Cesko Voeten is a lecturer at the Leiden University Centre for Linguistics.
Fields of interest
I am primarily interested in phonetics and phonology (and the interface between them), particularly with respect to the vowel system of Dutch. I also like the applied side of phonetics and phonology, viz. psycholinguistics and sociolinguistics (sociophonetics). Finally, I have an interest in methodology and statistics, particularly in the math behind commonly-used statistical methods.
I investigate multiple on-going sound changes in present-day Dutch from a synchronic perspective. Using psycholinguistic methods, I aim to understand how speakers and listeners of present-day Dutch incorporate sound changes into their own speech and into their perception of speech by others. This should provide novel insight into the way sound changes are processed and learned by speakers and listeners and into the general cognitive and linguistic processes driving sound change. My project is supervised by Claartje Levelt and Yiya Chen.
I received my BA in Linguistics from the Radboud University Nijmegen in 2013, and my MA in Language & Communication from the same university in 2015. During my BA, I interned with Sander van der Harst and Hans van de Velde at Utrecht University, where I segmented and acoustically analyzed natural-language data from the Dutch teacher corpus. During my MA, I taught the seminars for the Linguistics students in the B2 Van Klank tot Woord ('Introduction to Phonology') course at the Radboud University Nijmegen, and interned with Marc van Oostendorp at the Meertens Institute in Amsterdam as part of the NWO 'Taalportaal' project.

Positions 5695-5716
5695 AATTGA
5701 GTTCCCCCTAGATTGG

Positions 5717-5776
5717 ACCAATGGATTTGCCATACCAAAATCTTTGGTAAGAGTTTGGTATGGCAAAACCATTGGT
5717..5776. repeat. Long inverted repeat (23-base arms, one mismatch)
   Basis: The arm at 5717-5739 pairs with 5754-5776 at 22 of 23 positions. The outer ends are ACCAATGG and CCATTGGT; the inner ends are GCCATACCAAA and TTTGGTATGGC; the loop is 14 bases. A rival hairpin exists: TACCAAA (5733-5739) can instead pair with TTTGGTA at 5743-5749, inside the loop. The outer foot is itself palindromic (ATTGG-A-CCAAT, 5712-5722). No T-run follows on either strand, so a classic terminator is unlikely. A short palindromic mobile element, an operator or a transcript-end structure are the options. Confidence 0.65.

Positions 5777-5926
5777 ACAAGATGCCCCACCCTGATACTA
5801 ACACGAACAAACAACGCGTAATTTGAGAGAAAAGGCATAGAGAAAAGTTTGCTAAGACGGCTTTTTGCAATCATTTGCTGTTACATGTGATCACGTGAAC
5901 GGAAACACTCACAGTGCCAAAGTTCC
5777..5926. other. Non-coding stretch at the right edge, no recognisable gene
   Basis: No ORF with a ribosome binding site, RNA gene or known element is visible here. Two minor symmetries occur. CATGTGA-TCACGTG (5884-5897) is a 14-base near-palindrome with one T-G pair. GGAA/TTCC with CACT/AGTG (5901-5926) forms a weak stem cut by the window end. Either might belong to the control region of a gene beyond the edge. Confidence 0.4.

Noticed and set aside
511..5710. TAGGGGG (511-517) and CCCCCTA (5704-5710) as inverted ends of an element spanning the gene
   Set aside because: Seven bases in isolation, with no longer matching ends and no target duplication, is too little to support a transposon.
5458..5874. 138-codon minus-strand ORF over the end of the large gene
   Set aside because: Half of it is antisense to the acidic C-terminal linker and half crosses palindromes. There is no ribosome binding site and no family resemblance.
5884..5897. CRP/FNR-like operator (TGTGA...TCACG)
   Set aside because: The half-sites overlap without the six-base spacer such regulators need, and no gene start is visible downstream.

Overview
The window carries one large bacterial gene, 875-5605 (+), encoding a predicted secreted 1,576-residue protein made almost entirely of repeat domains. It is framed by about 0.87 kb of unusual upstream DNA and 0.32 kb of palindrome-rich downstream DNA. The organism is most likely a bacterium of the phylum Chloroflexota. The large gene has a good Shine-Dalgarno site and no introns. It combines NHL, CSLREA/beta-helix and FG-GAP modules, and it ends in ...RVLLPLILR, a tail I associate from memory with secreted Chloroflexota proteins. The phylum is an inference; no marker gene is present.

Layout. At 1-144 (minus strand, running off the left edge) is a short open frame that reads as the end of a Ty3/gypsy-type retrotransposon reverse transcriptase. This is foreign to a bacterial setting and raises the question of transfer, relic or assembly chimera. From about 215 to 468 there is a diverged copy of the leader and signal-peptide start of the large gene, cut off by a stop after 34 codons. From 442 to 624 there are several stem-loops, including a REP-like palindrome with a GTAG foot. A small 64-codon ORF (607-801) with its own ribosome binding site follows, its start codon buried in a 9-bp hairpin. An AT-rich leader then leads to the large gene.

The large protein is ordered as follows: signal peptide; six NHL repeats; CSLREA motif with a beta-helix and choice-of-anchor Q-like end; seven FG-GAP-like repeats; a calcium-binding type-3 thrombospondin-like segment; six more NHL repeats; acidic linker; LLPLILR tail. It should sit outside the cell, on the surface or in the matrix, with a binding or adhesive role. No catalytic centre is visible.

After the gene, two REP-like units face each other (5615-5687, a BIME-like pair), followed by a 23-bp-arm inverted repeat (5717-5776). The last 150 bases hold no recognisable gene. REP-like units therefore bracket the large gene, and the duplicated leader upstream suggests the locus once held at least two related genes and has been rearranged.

- Voeten C.C. (13 October 2020), The adoption of sound change : synchronic and diachronic processing of regional variation in Dutch (PhD thesis. Leiden University Centre for Linguistics (LUCL), Faculty of Humanities, Leiden University) LOT dissertation series no. 578. Amsterdam: LOT. Supervisor(s): Levelt, C.C.; Chen, Y.
- Voeten C.C. & Levelt C.C. (2019), ERP Responses to Regional Accent Reflect Two Distinct Processes of Perceptual Compensation, Frontiers in Neuroscience 13: 546.